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Re: EASTBURNS in Kansas
Posted by: Bruce Thornton Date: May 13, 1999 at 16:38:17
In Reply to: EASTBURNS in Kansas by Brooke Eastburn of 222

Jesse Eastburn, b1770,Maryland

The best source on early Eastburns I've found is "The Eastburn Family" by Hettie Walton and Eastburn Reeder, both of Bucks Co., Penna (also, the history of Bucks County is a really good resource).

On P.154 of the above Eastburn family book, (published in 1903), the following lineage is laid out: "The Western Branch of the Eastburn Family ... Fourth Generation. Descendants of Jesse Eastburn, son of Thomas Eastburn, son of Robert Eastburn Jr., who was taken prisoner by the Indians in 1756 and escaped with his father in 1757, being then a lad 17 years of age. Jesse Eastburn, son of Thomas Eastburn, born in Maryland, 1770. Married Abigail Phillips of Pennsylvania. They went west to Adams county, Ohio, and thence to Iroquois county, Illinois, in 1830. Nine children.

On page 143 of the same book, the text "Chapter VII. Section I. Second Generation. Descendants of Robert Eastburn, Jr. and Agnes Jones. Robert Eastburn, Jr., tenth child of Robert and Sarah Preston Eastburn, was born in England, 2-7, 1710. He came to Philadelphia with his parents in 1713 when he was three years old. He married Agnes Jones of Germantown at Abington Meetin, 3-23, 1753. Six children."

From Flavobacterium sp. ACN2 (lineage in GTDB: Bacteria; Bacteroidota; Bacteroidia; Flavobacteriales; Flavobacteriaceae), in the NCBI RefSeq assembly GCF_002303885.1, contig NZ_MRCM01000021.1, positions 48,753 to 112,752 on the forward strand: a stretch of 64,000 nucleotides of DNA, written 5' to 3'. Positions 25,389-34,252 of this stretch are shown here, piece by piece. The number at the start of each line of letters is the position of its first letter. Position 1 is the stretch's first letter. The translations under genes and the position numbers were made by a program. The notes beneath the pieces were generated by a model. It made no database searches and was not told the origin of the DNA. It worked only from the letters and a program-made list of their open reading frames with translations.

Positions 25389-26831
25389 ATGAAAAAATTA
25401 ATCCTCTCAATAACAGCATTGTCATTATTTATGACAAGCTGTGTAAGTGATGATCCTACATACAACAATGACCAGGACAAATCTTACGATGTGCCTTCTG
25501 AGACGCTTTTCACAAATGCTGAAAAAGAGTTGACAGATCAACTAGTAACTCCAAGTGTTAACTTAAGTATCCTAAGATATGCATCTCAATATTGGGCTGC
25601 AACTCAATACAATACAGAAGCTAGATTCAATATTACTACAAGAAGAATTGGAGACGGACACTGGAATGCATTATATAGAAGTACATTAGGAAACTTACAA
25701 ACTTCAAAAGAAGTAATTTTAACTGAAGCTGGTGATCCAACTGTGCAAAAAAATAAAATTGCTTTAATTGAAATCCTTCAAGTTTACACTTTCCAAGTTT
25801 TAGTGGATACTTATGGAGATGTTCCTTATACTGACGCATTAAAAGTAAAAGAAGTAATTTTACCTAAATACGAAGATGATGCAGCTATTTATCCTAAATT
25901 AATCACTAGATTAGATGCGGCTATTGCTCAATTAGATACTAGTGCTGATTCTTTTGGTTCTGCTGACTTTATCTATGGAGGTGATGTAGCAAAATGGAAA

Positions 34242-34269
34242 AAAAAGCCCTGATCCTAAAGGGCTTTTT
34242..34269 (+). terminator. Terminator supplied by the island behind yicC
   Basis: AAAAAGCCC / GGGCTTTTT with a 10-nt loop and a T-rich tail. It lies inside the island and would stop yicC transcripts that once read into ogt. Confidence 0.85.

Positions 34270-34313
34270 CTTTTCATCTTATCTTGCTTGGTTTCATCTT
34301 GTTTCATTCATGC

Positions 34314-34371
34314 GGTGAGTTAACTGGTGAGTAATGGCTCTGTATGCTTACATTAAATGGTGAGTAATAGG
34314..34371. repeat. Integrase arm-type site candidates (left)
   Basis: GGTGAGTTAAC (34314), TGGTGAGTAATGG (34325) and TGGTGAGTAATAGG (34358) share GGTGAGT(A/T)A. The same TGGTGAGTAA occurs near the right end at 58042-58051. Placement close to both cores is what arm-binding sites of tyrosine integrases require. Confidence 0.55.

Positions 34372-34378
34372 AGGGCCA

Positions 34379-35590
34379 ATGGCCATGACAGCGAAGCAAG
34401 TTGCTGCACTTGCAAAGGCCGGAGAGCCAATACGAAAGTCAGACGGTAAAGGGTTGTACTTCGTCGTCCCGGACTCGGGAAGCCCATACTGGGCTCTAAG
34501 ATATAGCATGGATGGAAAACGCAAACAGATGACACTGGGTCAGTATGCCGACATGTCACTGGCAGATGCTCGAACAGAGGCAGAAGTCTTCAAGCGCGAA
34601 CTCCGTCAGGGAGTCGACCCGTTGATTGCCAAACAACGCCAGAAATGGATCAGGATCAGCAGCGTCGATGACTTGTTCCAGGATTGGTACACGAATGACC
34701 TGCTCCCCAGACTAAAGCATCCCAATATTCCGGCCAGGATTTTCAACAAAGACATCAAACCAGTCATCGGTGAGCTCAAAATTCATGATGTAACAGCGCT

The author then lists Sarah, Hannah, Thomas, Robert, John and Joseph. with their birth and death dates. He lists Thomas, Robert, John and Joseph as marrying, but only lists the spouse and children of Joseph and Robert. There is a plain lack of knowledge about Thomas and John's marriages ... the authors list no spouse or wedding date or parents of the spouses. After describing the descendants of Rober and Joseph from page 144 through 153, the authors skip over this knowledge (and generation) gap and plunges into the Western Branch of the Family. It is very plain though from the wording that the authors of the Eastburn book that they did assert that the lineage was Robert Jr. (the prisoner of the Indians), Thomas, and the Jesse.

A further note on Jesse:According to Hermon Fagley (MTVJ11A/Prodigy)(1993?)
Jesse Eastburn was on the 1st petit jury of Adams Co. about 1798, bought 2 lots in West Union in 1804, was co-carpenter on the 1st stone court house built in West Union in 1811 with Hamilton Dunbar, who likely had formerly been his apprentice.


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